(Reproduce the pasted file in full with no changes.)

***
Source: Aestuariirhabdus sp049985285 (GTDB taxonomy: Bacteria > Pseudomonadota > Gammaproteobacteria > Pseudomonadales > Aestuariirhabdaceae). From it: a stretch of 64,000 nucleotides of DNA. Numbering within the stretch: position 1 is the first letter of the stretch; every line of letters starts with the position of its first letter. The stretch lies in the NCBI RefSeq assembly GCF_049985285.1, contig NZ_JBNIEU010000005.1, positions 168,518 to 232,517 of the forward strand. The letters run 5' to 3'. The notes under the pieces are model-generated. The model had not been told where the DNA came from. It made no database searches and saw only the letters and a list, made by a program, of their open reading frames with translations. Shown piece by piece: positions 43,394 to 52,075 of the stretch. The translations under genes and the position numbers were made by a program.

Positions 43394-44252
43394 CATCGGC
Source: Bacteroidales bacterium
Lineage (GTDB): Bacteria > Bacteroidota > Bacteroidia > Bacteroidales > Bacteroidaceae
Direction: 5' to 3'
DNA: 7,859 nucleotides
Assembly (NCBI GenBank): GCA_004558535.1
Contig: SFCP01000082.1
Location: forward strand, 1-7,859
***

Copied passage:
Source: Aestuariirhabdus sp049985285 (GTDB taxonomy: Bacteria > Pseudomonadota > Gammaproteobacteria > Pseudomonadales > Aestuariirhabdaceae). From it: a stretch of 64,000 nucleotides of DNA. Numbering within the stretch: position 1 is the first letter of the stretch; every line of letters starts with the position of its first letter. The stretch lies in the NCBI RefSeq assembly GCF_049985285.1, contig NZ_JBNIEU010000005.1, positions 168,518 to 232,517 of the forward strand. The letters run 5' to 3'. The notes under the pieces are model-generated. The model had not been told where the DNA came from. It made no database searches and saw only the letters and a list, made by a program, of their open reading frames with translations. Shown piece by piece: positions 43,394 to 52,075 of the stretch. The translations under genes and the position numbers were made by a program.

Positions 43394-44252
43394 CATCGGC
Source: Bacteroidales bacterium
Lineage (GTDB): Bacteria > Bacteroidota > Bacteroidia > Bacteroidales > Bacteroidaceae
Direction: 5' to 3'
DNA: 7,859 nucleotides
Assembly (NCBI GenBank): GCA_004558535.1
Contig: SFCP01000082.1
Location: forward strand, 1-7,859